The other approach uses

null vectors [l.sub.a] (i.e., [l.sup.2] = 0) and leads to the following scalar equation:

We can observe that this matrix is not square as expected; however, it has

null vectors:

Let ([bar.M], [bar.g]) be null geodesically complete spacetime obeying the null energy condition [bar.Ric](X, X) [greater than or equal to] 0 for all

null vectors X such that the hypothesis of Theorem 1 holds.

In practice, just one refinement step is necessary to fully tighten the

null vectors.

Vectors i and 64 are

null vectors, which generate zero voltage in the output.

In Minkowski 3-space, a spacelike curve whose principal normal N and binormal B are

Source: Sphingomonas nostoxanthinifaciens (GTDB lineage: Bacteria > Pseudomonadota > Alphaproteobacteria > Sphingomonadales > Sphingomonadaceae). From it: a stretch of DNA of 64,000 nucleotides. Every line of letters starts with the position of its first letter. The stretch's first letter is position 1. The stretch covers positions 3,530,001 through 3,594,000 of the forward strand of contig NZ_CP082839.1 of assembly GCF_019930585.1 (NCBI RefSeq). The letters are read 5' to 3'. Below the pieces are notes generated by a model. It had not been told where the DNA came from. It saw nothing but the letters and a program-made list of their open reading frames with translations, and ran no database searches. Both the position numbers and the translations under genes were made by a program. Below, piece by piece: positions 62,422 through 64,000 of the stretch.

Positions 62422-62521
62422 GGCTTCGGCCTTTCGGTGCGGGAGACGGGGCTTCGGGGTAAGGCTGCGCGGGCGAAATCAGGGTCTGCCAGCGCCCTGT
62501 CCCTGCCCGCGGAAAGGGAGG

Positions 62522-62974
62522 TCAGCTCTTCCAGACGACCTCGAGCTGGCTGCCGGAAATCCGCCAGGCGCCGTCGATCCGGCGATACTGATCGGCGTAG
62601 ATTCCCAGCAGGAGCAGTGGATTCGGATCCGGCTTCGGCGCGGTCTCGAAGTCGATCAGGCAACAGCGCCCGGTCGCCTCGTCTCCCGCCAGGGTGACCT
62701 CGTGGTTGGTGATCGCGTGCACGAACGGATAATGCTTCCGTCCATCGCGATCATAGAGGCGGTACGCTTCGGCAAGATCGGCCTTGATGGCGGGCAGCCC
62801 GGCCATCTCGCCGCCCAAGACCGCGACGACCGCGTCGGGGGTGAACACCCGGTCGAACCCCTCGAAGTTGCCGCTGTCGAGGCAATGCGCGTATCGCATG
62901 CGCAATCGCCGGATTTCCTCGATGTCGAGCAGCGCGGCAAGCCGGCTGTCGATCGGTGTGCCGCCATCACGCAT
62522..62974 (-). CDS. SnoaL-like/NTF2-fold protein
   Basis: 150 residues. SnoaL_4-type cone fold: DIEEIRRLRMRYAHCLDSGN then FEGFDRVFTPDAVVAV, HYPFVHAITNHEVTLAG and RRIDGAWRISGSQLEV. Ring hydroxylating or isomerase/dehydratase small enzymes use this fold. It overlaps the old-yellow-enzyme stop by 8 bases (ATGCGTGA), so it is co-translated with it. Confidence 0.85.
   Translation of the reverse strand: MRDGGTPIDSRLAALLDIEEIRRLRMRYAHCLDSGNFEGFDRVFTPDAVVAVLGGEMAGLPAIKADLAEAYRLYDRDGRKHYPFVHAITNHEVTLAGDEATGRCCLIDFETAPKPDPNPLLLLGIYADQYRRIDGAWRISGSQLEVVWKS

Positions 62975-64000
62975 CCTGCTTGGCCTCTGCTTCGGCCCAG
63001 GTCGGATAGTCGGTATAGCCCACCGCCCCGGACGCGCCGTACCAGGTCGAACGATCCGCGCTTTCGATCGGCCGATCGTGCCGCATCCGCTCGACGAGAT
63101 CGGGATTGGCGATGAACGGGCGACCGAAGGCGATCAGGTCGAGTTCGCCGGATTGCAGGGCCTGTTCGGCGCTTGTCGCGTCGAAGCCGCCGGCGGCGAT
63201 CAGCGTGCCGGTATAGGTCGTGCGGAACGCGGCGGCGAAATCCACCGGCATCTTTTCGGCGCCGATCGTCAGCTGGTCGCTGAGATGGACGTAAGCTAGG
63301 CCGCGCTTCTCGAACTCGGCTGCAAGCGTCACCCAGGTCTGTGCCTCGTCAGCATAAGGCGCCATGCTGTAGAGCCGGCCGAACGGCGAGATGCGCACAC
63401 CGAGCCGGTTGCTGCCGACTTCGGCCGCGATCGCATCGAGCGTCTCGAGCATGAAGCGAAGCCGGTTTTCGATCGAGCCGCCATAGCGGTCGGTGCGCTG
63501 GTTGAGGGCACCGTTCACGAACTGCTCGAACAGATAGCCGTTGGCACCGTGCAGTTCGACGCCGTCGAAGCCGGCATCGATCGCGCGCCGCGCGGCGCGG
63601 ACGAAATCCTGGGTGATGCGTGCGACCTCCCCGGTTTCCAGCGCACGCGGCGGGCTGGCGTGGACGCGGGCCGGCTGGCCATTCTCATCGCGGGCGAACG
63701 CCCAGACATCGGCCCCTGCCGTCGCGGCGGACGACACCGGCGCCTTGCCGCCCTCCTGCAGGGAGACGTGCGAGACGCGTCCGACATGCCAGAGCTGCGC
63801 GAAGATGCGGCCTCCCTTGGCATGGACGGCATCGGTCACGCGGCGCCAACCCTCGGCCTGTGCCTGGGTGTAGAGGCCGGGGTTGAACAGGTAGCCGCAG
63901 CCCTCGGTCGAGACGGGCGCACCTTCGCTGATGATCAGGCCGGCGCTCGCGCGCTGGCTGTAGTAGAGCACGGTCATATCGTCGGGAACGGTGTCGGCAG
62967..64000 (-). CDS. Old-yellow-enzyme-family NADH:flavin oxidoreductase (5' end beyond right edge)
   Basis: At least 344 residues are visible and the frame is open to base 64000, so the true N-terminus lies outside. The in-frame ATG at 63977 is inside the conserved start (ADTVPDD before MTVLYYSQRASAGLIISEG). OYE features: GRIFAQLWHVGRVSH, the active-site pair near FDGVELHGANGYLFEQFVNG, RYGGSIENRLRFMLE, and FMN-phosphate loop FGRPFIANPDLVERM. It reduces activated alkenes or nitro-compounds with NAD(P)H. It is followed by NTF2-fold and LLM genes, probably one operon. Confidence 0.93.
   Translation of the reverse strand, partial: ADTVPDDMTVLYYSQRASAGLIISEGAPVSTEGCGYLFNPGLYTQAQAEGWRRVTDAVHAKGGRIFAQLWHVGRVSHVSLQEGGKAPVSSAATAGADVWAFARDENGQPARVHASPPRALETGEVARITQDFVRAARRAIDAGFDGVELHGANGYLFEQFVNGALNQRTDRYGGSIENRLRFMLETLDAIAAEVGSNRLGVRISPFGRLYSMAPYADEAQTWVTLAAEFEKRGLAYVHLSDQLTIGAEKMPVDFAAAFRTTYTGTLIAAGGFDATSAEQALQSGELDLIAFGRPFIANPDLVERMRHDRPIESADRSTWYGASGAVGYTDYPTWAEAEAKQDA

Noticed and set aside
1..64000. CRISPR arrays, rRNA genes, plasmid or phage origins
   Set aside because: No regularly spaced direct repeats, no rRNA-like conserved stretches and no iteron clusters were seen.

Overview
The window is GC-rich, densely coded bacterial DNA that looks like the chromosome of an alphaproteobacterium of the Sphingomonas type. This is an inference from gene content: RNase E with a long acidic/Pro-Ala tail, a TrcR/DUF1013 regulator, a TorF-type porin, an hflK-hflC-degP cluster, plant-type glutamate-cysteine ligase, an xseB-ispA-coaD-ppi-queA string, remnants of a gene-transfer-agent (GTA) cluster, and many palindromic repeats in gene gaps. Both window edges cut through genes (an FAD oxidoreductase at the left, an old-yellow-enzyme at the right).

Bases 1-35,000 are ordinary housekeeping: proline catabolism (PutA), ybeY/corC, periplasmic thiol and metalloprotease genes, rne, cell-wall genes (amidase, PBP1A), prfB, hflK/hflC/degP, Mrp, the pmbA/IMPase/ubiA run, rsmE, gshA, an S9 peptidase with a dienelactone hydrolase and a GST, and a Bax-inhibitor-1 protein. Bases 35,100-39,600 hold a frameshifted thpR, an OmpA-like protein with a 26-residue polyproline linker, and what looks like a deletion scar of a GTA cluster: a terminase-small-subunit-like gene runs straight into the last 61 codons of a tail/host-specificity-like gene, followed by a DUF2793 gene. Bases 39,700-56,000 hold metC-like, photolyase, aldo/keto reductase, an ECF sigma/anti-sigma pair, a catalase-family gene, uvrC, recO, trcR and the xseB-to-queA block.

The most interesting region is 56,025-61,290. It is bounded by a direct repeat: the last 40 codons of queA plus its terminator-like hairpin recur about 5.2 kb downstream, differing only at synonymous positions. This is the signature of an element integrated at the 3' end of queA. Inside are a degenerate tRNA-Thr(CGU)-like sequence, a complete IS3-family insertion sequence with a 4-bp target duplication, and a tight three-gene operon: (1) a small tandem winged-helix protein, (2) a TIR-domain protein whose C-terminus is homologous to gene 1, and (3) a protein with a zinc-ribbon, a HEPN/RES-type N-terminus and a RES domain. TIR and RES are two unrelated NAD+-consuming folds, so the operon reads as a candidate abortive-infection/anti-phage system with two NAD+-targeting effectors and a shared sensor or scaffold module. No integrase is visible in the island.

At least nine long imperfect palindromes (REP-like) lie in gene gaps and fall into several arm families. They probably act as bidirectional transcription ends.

null vectors is called pseudo null curve [2].

(ii) two

null vectors are orthogonal if and only if they are linearly dependent;

Therefore, our calculations do not contain

null vectors.

As g(x(0), [u.sub.y]) = 1, the plane P in [T.sub.y]M, spanned by the

null vectors x(0) and [u.sub.y] (cf.

* An intermediate loop in i, running from b to b + d + 1 at most, in which [A.sub.ii] is determined and in which the

null vectors of [H.sub.b] of degree i - 1 are calculated.

To be specific, let us introduce a complete orthogonal set of

null vectors [n.sub.(x)] = (1,1,0,0), [n.sub.(y)] = (1,0,1,0), and [n.sub.(z)] = (1,0, 0,1), as well as a set of orthonormal spacelike vectors [d.sub.(x)] = (0,1,0,0), [d.sub.(y)] = (0, 0,1,0), and [d.sub.(z)] = (0,0, 0,1).

Otherwise, a possible set of eigenvectors (w, [W.sup.-1] Aw) is defined by n - m vectors w that are linearly independent

null vectors of a, and s additional

null vectors of YA that are not

null vectors of A, that is, w satisfies 0 [not equal to] aw [member of] null(Y).